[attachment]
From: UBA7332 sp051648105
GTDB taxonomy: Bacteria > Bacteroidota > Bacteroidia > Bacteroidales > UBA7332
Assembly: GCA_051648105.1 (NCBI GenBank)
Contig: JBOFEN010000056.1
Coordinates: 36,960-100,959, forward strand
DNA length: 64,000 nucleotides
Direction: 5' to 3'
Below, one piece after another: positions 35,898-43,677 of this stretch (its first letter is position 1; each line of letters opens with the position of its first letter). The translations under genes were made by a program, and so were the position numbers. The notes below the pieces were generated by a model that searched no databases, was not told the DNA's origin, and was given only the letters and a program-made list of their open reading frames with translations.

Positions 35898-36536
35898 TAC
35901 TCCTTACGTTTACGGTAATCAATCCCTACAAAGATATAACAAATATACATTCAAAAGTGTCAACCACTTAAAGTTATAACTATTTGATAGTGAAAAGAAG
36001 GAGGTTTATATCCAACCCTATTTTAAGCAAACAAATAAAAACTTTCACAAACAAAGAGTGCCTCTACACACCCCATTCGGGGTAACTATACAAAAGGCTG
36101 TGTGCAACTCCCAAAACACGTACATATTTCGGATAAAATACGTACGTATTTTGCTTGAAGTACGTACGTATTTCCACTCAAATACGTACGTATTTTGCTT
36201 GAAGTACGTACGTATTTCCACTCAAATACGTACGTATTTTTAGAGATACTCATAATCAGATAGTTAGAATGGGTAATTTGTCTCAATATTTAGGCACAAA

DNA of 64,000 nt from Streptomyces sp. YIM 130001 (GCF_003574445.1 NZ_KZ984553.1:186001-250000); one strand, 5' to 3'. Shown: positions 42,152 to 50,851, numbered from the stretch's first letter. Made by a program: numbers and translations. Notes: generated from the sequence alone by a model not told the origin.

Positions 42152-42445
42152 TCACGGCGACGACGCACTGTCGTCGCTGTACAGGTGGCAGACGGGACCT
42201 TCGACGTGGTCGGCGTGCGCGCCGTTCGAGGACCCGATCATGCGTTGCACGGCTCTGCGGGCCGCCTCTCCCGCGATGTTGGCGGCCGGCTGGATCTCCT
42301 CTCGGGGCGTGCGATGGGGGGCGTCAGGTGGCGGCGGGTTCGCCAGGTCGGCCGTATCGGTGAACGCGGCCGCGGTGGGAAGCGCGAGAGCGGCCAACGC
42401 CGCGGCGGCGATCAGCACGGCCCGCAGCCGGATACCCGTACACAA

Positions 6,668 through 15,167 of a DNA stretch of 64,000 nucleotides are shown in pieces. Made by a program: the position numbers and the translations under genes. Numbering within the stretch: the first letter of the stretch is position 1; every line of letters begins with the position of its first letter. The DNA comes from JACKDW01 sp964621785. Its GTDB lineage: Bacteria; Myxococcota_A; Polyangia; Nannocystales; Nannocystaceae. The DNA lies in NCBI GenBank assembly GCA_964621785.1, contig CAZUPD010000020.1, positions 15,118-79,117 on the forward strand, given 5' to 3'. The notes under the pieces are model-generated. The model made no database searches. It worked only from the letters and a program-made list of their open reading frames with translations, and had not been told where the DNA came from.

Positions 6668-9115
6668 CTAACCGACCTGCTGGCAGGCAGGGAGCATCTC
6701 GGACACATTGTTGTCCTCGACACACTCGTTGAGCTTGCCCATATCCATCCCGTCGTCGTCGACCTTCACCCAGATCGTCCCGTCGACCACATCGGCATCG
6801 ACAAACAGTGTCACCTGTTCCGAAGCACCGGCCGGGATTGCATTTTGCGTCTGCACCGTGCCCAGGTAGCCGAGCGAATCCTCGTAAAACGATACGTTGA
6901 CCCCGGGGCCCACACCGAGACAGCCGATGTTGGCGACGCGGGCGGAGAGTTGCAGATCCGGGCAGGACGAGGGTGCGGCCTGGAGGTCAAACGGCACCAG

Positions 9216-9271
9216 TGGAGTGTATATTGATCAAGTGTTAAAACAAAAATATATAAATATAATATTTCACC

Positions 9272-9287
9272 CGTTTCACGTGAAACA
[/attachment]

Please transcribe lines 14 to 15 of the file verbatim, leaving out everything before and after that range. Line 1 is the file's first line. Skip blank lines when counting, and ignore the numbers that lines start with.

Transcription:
36201 GAAGTACGTACGTATTTCCACTCAAATACGTACGTATTTTTAGAGATACTCATAATCAGATAGTTAGAATGGGTAATTTGTCTCAATATTTAGGCACAAA

DNA of 64,000 nt from Streptomyces sp. YIM 130001 (GCF_003574445.1 NZ_KZ984553.1:186001-250000); one strand, 5' to 3'. Shown: positions 42,152 to 50,851, numbered from the stretch's first letter. Made by a program: numbers and translations. Notes: generated from the sequence alone by a model not told the origin.